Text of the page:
If you’re a busy solo or small firm lawyer then you need a PDF guidebook for lawyers, not some PDF book written for the general public.
Oh, and you also need Adobe Acrobat.
If you just want to read PDFs, and maybe do a few simple markups (e.g. underlining, or highlighting), then the free Adobe Reader software is fine. But you’re a busy lawyer, and you want to leverage technology to make your life more organized and less stress-filled.
So you need a program that lets you do more with PDFs than just read, navigate, and make simple markups. That means you need a version of Adobe’s flagship program: Acrobat Standard, or Acrobat Professional.
Yes, Adobe’s Acrobat software is expensive. Standard costs ~ $300 and Professional costs ~ $420.
Geez, you’re thinking, isn’t there some other software out there that’s cheaper?
I keep my eyes constantly peeled for lower-cost PDF software. I recently wrote this review of Nuance Power PDF software that’s pretty close to Acrobat Professional for $300 less. In the end, I found the Nuance software lacking in key features that lawyers would want, and which Acrobat has.
Attorney Sam Glover also examined 3 less-expensive alternatives to Acrobat, some of which he found enticing. In the end, however, Sam concluded: “if managing PDF files is essential to your practice, [Acrobat’s cost] should not be a make-or-break expense. Just get Acrobat and be done with it.”
If managing PDFs isn’t essential to your practice, then it’s probably because you don’t know what Acrobat software can do. Here’s a short list of some of the things you can do with Acrobat:
- Insert pages into a PDF: useful if you discover a missing page in a document that’s part of your case
- Extract pages from a PDF: useful if you need to pull out a few pages to send to an associate to review, or to a witness.
- Rotate pages: helpful when people send you a PDF with a few pages that are mis-rotated
- Form filling: you can take a paper form, scan it in, and have Acrobat locate the form fields which you then quickly type into. Save the form for future use.
- Bookmark pages: take the memo or brief your opponent sent you, and highlight the headings and subheadings and quickly create a table of content, with nested bookmarks that also act as hyperlinks so you can quickly navigate to any section in the brief or memo.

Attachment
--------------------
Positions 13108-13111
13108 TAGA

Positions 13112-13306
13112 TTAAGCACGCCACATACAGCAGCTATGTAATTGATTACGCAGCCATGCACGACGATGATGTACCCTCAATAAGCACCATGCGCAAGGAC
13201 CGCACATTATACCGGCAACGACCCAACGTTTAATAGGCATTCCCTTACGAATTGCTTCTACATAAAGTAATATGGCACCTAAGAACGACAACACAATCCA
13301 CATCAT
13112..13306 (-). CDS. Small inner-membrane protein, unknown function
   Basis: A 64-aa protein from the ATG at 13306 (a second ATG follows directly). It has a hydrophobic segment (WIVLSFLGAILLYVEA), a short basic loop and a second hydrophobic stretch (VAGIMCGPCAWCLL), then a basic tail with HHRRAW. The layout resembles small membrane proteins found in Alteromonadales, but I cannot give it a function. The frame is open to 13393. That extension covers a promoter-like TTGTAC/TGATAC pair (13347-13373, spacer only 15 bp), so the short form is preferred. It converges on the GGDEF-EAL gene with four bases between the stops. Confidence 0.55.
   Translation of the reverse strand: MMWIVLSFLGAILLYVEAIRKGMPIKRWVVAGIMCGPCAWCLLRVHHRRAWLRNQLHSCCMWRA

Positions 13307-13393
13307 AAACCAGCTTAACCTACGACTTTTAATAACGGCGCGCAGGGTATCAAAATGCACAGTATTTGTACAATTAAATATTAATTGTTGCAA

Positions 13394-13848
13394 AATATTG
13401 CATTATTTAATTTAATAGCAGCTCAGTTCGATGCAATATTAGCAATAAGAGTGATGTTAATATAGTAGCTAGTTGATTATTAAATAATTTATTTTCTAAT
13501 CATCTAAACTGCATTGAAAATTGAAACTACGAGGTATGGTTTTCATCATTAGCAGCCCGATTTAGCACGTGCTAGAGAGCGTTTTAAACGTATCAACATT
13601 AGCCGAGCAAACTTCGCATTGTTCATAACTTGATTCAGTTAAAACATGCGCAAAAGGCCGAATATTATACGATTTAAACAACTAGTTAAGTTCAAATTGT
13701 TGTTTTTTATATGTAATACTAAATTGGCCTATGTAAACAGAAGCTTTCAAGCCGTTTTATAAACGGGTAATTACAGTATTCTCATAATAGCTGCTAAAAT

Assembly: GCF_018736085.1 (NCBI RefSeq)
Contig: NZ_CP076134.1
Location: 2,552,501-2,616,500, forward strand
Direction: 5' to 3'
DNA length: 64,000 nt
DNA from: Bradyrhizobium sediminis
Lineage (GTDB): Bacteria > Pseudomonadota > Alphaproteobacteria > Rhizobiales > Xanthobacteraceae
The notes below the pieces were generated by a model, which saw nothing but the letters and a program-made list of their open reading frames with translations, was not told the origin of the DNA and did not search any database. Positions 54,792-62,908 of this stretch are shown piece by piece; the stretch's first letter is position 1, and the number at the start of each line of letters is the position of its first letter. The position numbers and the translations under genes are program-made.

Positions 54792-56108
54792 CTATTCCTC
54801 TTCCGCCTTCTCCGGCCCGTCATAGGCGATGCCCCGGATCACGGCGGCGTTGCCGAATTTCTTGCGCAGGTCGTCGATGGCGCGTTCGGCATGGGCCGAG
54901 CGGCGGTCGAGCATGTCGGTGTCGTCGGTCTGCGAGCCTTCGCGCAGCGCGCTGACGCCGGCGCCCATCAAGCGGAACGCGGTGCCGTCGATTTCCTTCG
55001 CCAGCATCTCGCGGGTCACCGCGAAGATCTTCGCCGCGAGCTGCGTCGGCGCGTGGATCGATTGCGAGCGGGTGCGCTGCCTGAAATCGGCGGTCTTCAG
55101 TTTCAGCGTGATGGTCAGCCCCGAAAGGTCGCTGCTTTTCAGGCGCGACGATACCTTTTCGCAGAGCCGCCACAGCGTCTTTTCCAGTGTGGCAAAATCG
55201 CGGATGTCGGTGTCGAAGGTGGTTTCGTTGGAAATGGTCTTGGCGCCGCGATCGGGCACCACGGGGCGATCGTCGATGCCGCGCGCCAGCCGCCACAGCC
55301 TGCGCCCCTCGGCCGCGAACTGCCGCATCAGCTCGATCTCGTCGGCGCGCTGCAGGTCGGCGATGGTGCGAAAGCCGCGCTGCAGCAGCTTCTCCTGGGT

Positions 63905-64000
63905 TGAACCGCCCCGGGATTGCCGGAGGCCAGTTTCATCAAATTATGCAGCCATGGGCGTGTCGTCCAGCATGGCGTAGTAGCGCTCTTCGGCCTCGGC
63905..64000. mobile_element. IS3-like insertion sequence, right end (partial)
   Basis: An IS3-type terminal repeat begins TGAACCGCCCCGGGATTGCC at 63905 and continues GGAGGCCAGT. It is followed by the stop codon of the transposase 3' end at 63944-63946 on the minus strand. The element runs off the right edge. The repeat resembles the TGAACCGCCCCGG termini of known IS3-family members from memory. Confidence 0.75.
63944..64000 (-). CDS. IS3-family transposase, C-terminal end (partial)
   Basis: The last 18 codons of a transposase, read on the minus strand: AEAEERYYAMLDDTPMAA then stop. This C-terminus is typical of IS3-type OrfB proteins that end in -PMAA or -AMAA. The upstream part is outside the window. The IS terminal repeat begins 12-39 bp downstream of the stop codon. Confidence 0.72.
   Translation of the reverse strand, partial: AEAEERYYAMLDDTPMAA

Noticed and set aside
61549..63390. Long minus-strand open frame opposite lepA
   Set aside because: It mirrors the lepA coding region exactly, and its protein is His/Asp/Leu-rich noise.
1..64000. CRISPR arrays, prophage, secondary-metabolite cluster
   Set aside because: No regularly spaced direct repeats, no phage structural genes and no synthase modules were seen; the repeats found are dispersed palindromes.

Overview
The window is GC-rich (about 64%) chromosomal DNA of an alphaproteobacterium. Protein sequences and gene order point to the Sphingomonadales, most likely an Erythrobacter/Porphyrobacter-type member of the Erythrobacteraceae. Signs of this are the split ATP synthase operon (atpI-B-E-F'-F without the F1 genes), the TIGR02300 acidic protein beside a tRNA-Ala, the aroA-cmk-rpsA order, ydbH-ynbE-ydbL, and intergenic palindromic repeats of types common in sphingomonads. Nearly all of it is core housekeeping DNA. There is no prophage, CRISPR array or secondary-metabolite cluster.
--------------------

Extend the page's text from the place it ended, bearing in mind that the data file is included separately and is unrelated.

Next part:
- Edit Text: yes, you can edit small chunks of text in a searchable PDF, which helps if you’re about to e-file a PDF and realize you need to update the date in the Certificate of Service.
- Make PDF Searchable: if the PDF you received was scanned in, as opposed to output to PDF from, say, Microsoft Word, then it’s not a Searchable PDF. You can quickly have Acrobat locate all the text components in the PDF and make the document searchable, which also makes it possible to highlight the text if you need to mark up key passages.
- Search for Text: you can use the free Adobe Reader to search for text or key phrases in a PDF, but you need Acrobat to make a scanned PDF searchable as just noted. With Acrobat you can also create a saved search index of a group of PDFs you tend to frequently search to make the search process faster.
- Bates-stamping: take a PDF, or a batch of them, and have Acrobat apply bates-stamping and/or bates-numbering. The process takes a minute for 1,000 pages, and Acrobat doesn’t miss any pages by accident like paralegals do when applying sticky notes, or (God forbid!) using an actual bates-stamp.
- Redaction: You can permanently remove passages in a PDF that are confidential, or otherwise not subject to being produced in discovery. The process is fast, easy, and reliable.
Those are just some of the many incredibly useful and amazing things that lawyers, and their staff, can do with Acrobat.
If you want a comprehensive guide to using Adobe Acrobat in your law practice, get my short PDF guidebook for lawyers (titled Acrobat in One Hour for Lawyers), which was published by the American Bar Association. It covers Acrobat Standard and Professional (both the Mac and PC version).
It’s written specifically for lawyers, paralegals, legal secretaries, and law students. It has over 120 screenshots demonstrating how to do the crucial recommended tasks, such as bookmarking, bates-stamping, redacting, and creating and using digital signatures.
If you want to check out a 40 page excerpt to get a sense of the information that’s provided, and how well it’s presented, click below.